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Creating high-skilled jobs indirectly generates demand for jobs in local services, offering opportunities to low-skilled people
Through a focus on the interplay between data, technology and urban form, urban reinvention can be brought about in the unpredictable twenty-first century
New research by the ONS is a reminder of the pressing challenges cities will face in the era of automation, but it is not too late to turn these challenges into opportunities
To create sustainable, long-term economic outcomes for people with few or no qualifications, cities need to focus on attracting high-skilled businesses
Our recent report demonstrated where low-skilled people live generally, but what bearing does gender, ethnicity or age have on where low-skilled people tend to live and work?
Cities can offer low-skilled people good economic outcomes that support inclusive growth aims, but inclusive growth cannot come without economic growth.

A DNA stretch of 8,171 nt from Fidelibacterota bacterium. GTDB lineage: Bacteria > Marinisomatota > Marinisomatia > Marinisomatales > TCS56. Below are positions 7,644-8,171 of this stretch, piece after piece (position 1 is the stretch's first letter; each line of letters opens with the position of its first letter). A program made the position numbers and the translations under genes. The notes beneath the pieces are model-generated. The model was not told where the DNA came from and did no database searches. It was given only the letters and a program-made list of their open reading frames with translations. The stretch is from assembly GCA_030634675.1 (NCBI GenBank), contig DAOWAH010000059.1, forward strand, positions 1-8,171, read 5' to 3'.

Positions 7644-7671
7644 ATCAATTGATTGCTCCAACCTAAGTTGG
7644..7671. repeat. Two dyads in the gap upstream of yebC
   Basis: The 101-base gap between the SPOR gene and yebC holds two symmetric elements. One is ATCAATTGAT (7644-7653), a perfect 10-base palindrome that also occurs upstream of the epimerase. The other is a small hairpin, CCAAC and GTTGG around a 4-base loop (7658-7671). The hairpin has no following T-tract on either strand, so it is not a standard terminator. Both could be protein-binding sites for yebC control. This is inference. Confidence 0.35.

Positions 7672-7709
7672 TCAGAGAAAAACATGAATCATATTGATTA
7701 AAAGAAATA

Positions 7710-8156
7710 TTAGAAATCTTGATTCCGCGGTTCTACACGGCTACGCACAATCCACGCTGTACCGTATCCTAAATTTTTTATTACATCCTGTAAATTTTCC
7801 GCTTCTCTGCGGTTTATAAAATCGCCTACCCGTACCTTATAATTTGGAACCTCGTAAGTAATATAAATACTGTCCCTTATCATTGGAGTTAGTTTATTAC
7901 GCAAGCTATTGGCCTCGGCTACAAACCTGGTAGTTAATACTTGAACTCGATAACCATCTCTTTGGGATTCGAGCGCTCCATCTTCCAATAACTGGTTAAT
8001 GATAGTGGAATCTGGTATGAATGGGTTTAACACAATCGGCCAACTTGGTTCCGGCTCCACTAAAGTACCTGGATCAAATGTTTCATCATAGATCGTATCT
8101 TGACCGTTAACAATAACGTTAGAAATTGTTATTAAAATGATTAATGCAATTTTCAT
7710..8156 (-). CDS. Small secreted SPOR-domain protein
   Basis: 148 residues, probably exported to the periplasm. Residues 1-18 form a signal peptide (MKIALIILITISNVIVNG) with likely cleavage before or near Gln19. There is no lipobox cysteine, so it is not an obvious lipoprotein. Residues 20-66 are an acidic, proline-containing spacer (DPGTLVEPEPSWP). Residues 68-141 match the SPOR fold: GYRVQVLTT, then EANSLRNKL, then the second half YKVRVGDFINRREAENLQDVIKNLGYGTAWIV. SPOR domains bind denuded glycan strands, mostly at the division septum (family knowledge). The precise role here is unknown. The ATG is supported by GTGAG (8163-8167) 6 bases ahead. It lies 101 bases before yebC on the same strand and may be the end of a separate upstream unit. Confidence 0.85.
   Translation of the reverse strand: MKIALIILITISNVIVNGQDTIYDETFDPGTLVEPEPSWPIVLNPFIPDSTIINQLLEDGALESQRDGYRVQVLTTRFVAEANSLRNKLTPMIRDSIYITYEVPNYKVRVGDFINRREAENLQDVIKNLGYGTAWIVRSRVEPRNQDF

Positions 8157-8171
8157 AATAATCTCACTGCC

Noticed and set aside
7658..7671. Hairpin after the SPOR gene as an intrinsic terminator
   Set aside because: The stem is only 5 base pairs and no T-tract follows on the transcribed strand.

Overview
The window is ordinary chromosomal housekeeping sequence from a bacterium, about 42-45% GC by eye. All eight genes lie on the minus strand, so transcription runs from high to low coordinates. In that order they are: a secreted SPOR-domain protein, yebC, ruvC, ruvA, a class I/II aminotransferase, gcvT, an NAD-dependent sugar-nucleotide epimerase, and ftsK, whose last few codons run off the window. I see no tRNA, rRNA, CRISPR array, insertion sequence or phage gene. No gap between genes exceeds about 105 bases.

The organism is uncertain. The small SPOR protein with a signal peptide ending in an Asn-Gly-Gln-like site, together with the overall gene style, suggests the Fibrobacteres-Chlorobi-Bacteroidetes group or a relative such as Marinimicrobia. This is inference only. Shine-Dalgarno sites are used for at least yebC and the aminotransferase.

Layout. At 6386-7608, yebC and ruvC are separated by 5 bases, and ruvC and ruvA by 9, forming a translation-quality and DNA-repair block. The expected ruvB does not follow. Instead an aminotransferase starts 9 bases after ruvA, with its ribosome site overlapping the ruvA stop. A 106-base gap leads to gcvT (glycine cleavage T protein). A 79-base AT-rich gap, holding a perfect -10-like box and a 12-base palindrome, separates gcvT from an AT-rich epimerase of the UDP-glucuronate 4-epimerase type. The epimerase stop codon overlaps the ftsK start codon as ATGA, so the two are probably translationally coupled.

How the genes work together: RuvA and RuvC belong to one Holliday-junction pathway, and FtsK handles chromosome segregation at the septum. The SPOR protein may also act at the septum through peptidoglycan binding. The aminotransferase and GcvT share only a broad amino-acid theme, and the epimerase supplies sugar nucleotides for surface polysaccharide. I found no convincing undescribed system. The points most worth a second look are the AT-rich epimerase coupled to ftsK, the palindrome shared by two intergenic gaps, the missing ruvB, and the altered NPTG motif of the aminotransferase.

The opportunities for low skilled people to gain employment and employment in higher skilled, better jobs, can vary by city - this data dashboard offers a breakdown.
While the number of degree holders has risen everywhere in recent years, some cities are pulling away
Our survey of leaders found that there was a general consensus on the importance of skills to achieving inclusive growth and supporting their economies - and there's huge appetite to take control of skills policy.
The Government yesterday unveiled its plan to adapt employment practices to the changing world of work, addressing the needs of new, emerging business models and of those workers on zero-hours...